Invasive insect 'hitchhikes' to Delaware

(photo courtesy DE Dept. of Agriculture)

(photo courtesy DE Dept. of Agriculture)

A non-native insect posing a potential threat to agriculture has hitched a ride to Delaware—and now a state investigation is underway to find out if it was a lone traveler, or if there are more.

The spotted lanternfly was discovered for the first time in the state last week in Wilmington, according to the Delaware Department of Agriculture.

The colorful, spotted, winged bug is a non-native plant hopper from Asia. The insect feeds on crops like peaches, apples, grapes and even roses. In addition to its threat to agriculture and gardens, the state is concerned about its ability to get around.

“They’ve been known to lay their eggs, not just on trees, but any smooth vertical surface,” said Stephen Hauss, cooperative agricultural pest survey coordinator with the Delaware Department of Agriculture.

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“That’s why we’re calling it the ‘hitchhiker bug,’ because it’s known to catch a ride on all these different vehicles or forms of transportation and spread throughout the country. So to protect the agriculture in all the different states we have to confine them to where they’re currently located.”

The spotted lanternfly was introduced to Pennsylvania in 2011, but wasn’t found until 2014. It’s believed the insect traveled to the state through a stone tile shipment from China. Until now, Pennsylvania was the only place where the insect had been discovered.

Hauss said the bug has been a strain on Pennsylvania’s orchard and vineyard industry.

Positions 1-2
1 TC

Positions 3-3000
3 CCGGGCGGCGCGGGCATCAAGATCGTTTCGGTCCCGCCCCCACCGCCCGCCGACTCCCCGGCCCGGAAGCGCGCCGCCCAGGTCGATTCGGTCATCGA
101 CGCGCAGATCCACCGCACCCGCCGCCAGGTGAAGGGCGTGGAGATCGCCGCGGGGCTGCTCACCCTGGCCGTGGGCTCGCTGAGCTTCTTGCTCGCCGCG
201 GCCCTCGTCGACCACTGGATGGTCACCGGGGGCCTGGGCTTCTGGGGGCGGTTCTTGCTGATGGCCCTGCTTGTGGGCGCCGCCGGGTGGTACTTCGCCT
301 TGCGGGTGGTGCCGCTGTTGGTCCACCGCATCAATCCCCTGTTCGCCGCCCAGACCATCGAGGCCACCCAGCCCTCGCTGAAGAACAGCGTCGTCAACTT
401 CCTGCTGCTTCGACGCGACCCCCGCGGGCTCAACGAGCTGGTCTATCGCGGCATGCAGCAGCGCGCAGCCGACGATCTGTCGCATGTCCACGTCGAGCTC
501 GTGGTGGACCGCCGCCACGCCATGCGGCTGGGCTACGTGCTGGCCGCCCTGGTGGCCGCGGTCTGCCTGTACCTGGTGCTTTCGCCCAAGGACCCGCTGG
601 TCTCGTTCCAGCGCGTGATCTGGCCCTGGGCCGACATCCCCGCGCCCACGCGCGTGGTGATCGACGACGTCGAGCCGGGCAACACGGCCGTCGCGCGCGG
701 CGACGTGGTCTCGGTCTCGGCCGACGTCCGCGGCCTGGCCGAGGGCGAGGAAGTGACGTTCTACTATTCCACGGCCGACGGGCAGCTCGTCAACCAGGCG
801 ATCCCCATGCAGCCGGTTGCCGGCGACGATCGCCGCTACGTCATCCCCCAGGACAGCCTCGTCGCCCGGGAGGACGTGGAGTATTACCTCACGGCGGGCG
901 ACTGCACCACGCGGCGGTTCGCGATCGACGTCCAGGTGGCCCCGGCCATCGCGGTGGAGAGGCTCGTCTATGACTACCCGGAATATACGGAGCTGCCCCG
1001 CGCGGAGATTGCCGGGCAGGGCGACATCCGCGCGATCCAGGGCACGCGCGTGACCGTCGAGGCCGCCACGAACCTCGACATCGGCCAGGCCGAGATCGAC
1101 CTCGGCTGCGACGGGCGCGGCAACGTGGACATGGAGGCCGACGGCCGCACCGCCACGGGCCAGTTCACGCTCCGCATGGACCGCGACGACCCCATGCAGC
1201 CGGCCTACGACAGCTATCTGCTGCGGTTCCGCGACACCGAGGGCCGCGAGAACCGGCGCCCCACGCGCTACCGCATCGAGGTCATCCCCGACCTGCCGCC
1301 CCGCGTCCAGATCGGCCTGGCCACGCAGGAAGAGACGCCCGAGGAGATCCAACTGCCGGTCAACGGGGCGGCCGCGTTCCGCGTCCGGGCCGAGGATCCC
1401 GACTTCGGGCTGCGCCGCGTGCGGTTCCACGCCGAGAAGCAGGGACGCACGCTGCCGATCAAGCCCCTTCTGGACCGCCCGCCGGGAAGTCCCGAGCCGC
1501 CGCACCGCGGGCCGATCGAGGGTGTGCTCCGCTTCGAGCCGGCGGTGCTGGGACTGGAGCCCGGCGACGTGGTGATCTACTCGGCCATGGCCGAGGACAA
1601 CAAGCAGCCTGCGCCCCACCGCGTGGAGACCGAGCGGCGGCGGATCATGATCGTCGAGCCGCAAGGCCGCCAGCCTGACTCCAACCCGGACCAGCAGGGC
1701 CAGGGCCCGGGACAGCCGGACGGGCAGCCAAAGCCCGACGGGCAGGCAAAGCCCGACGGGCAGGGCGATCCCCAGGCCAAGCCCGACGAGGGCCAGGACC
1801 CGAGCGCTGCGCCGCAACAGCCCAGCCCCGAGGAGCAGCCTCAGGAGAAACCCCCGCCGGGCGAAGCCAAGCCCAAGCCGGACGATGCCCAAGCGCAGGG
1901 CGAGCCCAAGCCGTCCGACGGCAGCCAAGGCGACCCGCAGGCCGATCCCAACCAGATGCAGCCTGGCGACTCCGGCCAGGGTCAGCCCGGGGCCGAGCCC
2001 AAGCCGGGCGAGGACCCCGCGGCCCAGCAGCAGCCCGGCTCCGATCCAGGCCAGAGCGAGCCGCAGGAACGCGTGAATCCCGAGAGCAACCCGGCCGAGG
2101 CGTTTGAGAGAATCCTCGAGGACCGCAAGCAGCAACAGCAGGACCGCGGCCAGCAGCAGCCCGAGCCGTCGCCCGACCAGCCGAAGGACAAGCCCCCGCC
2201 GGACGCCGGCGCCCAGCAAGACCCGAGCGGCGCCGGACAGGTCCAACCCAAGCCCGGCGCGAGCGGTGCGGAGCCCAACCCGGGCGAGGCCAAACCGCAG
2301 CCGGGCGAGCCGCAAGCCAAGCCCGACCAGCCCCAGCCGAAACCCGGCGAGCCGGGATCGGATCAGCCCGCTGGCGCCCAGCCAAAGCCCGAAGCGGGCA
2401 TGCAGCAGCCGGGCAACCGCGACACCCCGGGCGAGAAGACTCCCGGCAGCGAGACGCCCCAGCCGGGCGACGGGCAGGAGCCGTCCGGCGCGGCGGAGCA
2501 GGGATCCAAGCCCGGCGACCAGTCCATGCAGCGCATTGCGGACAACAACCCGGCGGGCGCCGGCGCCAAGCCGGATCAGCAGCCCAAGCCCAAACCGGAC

“It affects them because they have to enforce the movement of all these materials that might harbor the spotted lantern fly without them knowing it,” he said. “So it’s a huge cost to businesses to control them, using chemical and mechanical means.”

The spotted lanternfly’s eggs can hide very easily on just about any flat surface. (photo courtesy DE Dept. of Agriculture)

Now experts want to know how it arrived in Delaware, and if there are more. So far, investigators haven’t found any eggs—but Hauss said they’re difficult to find because they’re laid in trees and are concealed with a mud-like surface for protection.

“We weren’t surprised to find it—we were surprised we found just one,” he said. “There’s a lot of work to do. We don’t really know how it got here or how long it has been here. We don’t know if it’s just this one, if there are multiple or if they’re reproducing.”

Delawareans can learn more and participate in the investigation by going to A resident who believes they’ve found a spotted lanternfly can take a picture, collect a specimen or fill out a form on the website.

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